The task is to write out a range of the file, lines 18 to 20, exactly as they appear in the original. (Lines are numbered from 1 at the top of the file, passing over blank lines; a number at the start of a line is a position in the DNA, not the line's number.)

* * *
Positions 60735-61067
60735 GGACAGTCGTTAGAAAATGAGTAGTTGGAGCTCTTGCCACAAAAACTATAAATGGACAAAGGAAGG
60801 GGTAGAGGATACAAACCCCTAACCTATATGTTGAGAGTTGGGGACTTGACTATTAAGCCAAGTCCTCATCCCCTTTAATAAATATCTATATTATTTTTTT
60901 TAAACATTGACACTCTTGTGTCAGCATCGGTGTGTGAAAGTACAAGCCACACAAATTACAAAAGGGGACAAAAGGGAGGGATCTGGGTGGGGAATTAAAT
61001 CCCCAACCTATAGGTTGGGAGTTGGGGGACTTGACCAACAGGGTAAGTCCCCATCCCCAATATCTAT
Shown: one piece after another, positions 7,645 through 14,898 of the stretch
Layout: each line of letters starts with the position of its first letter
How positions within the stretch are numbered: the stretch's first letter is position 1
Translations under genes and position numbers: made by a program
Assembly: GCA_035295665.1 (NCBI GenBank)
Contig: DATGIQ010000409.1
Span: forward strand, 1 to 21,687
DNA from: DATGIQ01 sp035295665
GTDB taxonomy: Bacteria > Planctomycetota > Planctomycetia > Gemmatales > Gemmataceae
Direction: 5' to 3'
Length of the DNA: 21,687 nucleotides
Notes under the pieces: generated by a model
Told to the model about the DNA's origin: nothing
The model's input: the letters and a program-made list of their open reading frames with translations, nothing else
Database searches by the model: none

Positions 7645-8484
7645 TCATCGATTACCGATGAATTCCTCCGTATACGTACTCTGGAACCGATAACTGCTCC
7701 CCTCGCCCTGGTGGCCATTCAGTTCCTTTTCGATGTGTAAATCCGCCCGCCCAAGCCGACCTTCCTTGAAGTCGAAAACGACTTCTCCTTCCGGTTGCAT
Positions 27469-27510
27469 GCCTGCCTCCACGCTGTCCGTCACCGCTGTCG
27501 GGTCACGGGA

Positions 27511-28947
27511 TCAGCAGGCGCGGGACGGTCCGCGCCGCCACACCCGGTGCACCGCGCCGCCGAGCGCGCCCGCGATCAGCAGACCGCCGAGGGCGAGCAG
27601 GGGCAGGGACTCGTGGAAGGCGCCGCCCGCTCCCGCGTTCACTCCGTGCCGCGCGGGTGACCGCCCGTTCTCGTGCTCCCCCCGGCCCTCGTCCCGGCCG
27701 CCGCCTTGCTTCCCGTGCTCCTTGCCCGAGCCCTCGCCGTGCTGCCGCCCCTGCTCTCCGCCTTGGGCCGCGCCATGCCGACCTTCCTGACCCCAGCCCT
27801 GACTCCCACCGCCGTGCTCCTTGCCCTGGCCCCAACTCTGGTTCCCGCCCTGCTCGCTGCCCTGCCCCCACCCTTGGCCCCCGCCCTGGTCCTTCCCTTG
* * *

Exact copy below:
Told to the model about the DNA's origin: nothing
The model's input: the letters and a program-made list of their open reading frames with translations, nothing else
Database searches by the model: none